July 2018
Volume 59, Issue 9
Open Access
ARVO Annual Meeting Abstract  |   July 2018
Peripheral rim enhancement: a radiographic clue for diagnosis of thrombosed orbital varices
Author Affiliations & Notes
  • Connor Nathe
    Department of Ophthalmology, University of California, Irvine School of Medicine, Irvine, California, United States
  • Seanna R Grob
    Department of Ophthalmology, University of California, Irvine School of Medicine, Irvine, California, United States
    Gavin Herbert Eye Institute, University of California, Irvine, California, United States
  • Jeremiah Tao
    Department of Ophthalmology, University of California, Irvine School of Medicine, Irvine, California, United States
    Gavin Herbert Eye Institute, University of California, Irvine, California, United States
  • Kenneth Feldman
    Oculoplastic and Reconstructive Surgery, Kaiser Permanente South Bay Medical Center, Harbor City, California, United States
  • Footnotes
    Commercial Relationships   Connor Nathe, None; Seanna Grob, None; Jeremiah Tao, None; Kenneth Feldman, None
  • Footnotes
    Support  None
Investigative Ophthalmology & Visual Science July 2018, Vol.59, 5625. doi:
  • Views
  • Share
  • Tools
    • Alerts
      ×
      This feature is available to authenticated users only.
      Sign In or Create an Account ×
    • Get Citation

      Connor Nathe, Seanna R Grob, Jeremiah Tao, Kenneth Feldman; Peripheral rim enhancement: a radiographic clue for diagnosis of thrombosed orbital varices. Invest. Ophthalmol. Vis. Sci. 2018;59(9):5625.

      Download citation file:


      © ARVO (1962-2015); The Authors (2016-present)

      ×
  • Supplements
Abstract

Purpose : Thrombosed orbital varices are rare orbital lesions, and key clinical features can aid in clinical diagnosis and subsequent management. We performed a retrospective case series to report the characteristic clinical and imaging findings in a series of patients with thrombosed orbital varices.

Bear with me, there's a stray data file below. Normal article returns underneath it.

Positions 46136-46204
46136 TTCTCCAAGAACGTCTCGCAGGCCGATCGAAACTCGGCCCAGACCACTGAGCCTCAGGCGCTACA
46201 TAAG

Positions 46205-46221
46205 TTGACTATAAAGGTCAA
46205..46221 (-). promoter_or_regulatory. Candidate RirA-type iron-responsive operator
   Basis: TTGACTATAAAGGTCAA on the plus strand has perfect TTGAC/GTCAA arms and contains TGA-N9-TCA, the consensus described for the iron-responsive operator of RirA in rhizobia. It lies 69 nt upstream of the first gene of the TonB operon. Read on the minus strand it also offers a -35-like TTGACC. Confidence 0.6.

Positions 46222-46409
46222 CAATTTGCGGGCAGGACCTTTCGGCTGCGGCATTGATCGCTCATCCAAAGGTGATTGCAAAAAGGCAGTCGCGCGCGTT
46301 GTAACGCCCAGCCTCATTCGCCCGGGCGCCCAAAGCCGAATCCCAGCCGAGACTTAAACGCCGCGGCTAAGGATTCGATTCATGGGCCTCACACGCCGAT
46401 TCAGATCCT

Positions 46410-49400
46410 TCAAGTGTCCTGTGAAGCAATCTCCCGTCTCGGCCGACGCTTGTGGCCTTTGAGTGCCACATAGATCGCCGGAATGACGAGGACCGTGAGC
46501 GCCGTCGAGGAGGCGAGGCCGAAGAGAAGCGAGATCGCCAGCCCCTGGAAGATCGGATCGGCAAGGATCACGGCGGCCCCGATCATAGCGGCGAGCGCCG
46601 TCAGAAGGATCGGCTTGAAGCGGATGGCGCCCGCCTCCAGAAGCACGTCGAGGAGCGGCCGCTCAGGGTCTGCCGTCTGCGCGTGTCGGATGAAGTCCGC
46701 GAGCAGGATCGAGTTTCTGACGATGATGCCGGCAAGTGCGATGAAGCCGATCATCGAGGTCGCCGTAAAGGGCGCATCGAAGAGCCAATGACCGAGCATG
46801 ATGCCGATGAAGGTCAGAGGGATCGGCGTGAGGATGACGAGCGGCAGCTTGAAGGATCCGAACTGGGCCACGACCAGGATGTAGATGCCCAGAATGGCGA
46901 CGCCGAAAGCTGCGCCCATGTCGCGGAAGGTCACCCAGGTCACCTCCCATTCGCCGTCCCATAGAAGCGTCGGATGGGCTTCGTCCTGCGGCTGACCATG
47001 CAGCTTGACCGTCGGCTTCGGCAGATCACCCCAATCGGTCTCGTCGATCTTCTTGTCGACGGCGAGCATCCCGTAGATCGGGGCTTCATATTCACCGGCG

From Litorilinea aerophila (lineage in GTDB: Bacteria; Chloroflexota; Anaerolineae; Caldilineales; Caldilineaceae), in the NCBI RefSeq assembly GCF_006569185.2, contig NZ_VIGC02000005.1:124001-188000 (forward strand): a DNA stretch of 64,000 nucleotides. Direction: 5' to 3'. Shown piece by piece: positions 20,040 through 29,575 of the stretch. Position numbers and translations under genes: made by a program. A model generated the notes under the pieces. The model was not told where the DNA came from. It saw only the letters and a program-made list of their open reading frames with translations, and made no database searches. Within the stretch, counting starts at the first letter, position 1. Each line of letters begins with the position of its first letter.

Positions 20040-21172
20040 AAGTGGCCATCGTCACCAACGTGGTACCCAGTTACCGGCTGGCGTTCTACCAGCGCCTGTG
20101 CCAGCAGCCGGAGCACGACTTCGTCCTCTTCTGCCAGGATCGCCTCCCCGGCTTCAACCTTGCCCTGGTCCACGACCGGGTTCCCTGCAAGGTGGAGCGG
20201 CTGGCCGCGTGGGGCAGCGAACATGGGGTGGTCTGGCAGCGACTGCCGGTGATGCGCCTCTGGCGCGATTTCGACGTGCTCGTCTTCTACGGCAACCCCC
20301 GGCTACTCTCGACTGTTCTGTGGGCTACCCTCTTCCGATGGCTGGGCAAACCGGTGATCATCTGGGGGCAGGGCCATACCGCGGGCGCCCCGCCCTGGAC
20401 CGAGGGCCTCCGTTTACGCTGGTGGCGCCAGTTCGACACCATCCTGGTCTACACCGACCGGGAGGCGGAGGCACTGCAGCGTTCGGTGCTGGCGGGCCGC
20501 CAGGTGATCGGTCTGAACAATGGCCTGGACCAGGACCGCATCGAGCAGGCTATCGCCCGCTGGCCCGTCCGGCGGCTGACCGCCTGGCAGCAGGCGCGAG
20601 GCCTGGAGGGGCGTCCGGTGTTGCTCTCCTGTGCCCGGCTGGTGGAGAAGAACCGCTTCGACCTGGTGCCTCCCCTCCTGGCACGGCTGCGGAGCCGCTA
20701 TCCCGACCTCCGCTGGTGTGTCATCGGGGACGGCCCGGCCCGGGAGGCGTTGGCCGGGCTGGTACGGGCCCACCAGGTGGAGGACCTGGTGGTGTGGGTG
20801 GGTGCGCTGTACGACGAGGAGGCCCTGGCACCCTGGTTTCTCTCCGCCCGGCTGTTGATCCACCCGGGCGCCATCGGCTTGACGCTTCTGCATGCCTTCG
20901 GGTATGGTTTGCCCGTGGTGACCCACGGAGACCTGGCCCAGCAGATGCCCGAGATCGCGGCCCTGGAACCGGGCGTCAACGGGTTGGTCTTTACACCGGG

Methods : Clinical findings of 4 patients with thrombosed orbital varices managed by the oculoplastic service were reviewed including symptoms and signs on presentation, characteristic imaging findings, and clinical course. All patients had orbital magnetic resonance imaging (MRI) with contrast.

Results : Four cases of orbital varices with acute thrombosis were identified. The mean age was 61.5 (range: 38-79 years) without a predisposition for gender. All patients presented with symptoms of acute pain. Other presenting symptoms and signs included pressure (1/4), diplopia (1/4), blurry vision (1/4) and proptosis (2/4). 1 of 4 patients showed clinical changes with Vasalva maneuver. CT imaging showed an orbital mass in all cases, but each case had variable radiographic features with CT imaging. All cases revealed a characteristic magnetic resonance imaging (MRI) finding of peripheral rim enhancement of the orbital soft tissue lesion. All patients were observed over time and had improvement in symptoms. One patient had two episodes of acute pain with similar imaging findings that resolved without intervention.

Conclusions : Patients with thrombosed orbital varices often present with acute pain and have a characteristic imaging finding on orbital MRI of peripheral rim enhancement. These key features can assist with the clinical diagnosis of a thrombosed orbital varix and aid in further clinical management.

This is an abstract that was submitted for the 2018 ARVO Annual Meeting, held in Honolulu, Hawaii, April 29 - May 3, 2018.

×
×

This PDF is available to Subscribers Only

Sign in or purchase a subscription to access this content. ×

You must be signed into an individual account to use this feature.

×